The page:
Category: Alternative

Video Killed The Radio Star

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  1. Aug 01,  · The form had already taken hold in Britain, so much of MTV's initial inventory consisted of new wave bands from across the Atlantic — the Buggles' Video Killed the Radio Star was the first video.
  2. The day that video killed the radio star. On August 1, , MTV was born, starting its very first ever broadcast with the appropriate hit "Video Killed the Radio Star.".
  3. "Video Killed the Radio Star", the album's lead single, was released first in September to considerable commercial success, topping the chart in 16 countries. Its music video, directed by Russell Mulcahy, was the first aired on MTV in the US on 1 August Film composer Hans Zimmer makes a brief appearance in the video.
  4. "Video Killed the Radio Star" is a song written by Trevor Horn, Geoff Downes and Bruce Woolley in It was first recorded by Bruce Woolley and The Camera Club (with Thomas Dolby on keyboards) for their album English Garden, and later by British group The Buggles, consisting of Horn and Downes. The track was recorded and mixed in , released as their debut single on 7 September by.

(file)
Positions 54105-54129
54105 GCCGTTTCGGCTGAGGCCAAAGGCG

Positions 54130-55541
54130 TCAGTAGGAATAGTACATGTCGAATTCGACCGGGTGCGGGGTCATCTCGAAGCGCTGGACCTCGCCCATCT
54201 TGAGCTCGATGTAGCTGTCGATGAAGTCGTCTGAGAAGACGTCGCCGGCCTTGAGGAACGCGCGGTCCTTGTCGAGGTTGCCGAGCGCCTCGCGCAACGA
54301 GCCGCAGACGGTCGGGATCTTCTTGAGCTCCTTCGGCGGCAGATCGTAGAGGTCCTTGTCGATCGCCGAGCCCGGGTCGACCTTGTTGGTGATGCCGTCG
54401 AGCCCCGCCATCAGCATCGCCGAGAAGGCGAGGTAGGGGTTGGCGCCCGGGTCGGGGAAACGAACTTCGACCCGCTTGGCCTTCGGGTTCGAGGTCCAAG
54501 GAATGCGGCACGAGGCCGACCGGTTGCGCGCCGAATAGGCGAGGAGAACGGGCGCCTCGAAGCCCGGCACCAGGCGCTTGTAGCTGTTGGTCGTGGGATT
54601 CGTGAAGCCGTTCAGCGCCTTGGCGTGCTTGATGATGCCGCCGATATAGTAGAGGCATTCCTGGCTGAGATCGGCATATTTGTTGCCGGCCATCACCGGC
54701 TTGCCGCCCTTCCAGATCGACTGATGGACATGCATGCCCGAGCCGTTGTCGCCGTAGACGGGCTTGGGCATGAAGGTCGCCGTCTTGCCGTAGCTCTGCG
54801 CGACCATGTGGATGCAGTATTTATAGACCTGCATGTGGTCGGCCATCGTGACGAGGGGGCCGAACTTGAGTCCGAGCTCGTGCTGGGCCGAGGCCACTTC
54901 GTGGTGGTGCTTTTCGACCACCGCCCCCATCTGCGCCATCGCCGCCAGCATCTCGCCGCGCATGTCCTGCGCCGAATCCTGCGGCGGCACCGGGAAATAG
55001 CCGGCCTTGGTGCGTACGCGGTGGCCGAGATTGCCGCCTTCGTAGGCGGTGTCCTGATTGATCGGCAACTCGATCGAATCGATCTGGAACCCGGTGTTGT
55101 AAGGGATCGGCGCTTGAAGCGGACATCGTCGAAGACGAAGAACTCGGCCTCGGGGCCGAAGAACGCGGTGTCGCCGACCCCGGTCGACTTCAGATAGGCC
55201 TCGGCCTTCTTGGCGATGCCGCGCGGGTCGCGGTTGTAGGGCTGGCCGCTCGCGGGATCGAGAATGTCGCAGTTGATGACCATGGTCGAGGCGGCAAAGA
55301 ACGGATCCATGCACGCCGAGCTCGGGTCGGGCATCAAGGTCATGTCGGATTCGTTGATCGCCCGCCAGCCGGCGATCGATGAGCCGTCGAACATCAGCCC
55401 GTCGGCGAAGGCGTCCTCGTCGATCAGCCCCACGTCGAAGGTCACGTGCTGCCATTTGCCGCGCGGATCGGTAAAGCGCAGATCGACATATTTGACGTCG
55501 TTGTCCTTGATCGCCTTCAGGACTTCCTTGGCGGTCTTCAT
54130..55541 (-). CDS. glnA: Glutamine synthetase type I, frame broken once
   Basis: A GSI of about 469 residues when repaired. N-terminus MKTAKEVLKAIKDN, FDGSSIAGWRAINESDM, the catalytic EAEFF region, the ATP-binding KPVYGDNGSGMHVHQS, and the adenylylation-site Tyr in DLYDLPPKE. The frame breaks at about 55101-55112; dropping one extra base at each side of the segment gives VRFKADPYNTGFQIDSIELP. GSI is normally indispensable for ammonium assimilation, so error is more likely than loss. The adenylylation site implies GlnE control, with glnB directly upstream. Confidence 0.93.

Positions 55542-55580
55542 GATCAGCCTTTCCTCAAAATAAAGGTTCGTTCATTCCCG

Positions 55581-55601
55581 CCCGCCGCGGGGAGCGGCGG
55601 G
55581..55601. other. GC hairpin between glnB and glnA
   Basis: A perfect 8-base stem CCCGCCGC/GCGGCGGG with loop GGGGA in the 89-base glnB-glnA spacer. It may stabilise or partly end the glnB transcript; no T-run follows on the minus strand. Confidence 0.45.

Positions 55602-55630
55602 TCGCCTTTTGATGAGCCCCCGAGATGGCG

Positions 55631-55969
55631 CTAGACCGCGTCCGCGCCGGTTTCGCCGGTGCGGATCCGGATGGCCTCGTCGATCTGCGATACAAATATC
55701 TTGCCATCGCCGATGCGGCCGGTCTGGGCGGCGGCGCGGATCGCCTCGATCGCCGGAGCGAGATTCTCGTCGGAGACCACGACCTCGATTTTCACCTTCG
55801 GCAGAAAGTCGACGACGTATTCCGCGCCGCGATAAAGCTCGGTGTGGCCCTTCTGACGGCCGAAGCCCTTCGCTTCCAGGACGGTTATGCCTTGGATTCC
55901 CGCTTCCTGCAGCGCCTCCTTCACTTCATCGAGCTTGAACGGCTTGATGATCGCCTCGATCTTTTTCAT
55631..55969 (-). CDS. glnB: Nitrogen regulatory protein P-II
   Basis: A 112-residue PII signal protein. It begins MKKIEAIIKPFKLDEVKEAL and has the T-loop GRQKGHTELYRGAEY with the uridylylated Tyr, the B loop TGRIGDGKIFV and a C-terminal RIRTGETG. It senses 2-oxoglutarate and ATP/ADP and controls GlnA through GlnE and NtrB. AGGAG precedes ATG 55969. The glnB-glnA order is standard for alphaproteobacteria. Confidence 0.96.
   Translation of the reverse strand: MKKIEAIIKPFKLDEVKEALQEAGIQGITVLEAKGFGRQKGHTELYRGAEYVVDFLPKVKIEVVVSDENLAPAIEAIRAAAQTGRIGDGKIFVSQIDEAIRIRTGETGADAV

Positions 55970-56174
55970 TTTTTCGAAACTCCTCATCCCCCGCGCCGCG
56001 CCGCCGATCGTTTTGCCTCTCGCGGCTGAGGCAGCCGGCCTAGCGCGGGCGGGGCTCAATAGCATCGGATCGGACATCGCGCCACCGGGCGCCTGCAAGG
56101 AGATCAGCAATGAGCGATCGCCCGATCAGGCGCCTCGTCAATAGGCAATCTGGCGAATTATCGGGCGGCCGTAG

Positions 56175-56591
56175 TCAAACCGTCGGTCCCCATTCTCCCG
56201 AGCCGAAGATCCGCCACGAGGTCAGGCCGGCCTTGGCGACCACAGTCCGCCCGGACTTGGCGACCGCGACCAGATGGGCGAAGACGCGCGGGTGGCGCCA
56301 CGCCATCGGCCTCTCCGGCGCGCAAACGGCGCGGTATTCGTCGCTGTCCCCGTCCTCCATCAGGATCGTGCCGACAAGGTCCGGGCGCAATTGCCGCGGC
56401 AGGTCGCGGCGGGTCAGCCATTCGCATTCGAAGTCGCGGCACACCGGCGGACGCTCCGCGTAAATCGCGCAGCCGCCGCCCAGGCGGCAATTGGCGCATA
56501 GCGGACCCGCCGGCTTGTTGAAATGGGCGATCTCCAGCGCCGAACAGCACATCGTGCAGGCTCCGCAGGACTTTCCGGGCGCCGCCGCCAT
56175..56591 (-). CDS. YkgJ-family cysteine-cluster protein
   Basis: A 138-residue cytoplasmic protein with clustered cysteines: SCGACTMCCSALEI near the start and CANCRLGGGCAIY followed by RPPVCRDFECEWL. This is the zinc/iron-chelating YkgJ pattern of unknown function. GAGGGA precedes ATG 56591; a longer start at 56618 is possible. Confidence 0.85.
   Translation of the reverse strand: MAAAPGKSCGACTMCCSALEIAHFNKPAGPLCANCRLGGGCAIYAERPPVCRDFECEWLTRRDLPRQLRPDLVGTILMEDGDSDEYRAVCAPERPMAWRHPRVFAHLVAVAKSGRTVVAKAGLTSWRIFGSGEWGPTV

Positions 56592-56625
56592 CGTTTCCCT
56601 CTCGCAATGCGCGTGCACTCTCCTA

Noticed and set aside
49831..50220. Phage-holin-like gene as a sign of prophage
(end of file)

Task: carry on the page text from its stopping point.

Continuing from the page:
5. Video Killed The Radio Star by The Presidents of the United States of America () Rock / Pop. Video Killed the Radio Star by Handsome Hank and His Lonesome Boys () Country / Folk. Video Killed the Radio Star by VV Brown () Electronic / Dance. see all. Credits Beta.
  6. Jun 22,  · [Chorus] D A Video killed the radio star Video killed the radio star D A G Pictures came and broke your heart A Bm (Oh-A-oh-oh-oh) [Verse 3] And now we meet in an abandoned studio We hear the playback and it seems so long ago And you remember the jingles used to go.
  7. Directed by Russell Mulcahy. With The Buggles, Debi Doss, Geoff Downes, Trevor Horn. The video for the Buggles' classic one-shot, about how the rise of television (and, by extension, music videos) hurt the careers of those performers whose looks would not translate well to the new medium/10(3).
  8. Aug 01,  · “Video Killed the Radio Star” is a commentary on revolutionary technological changes which were transpiring within a year period of the song’s release. The specific way The Buggles go about chronicling these changes is by focusing specifically on the public’s preference changing from radio consumption to video.

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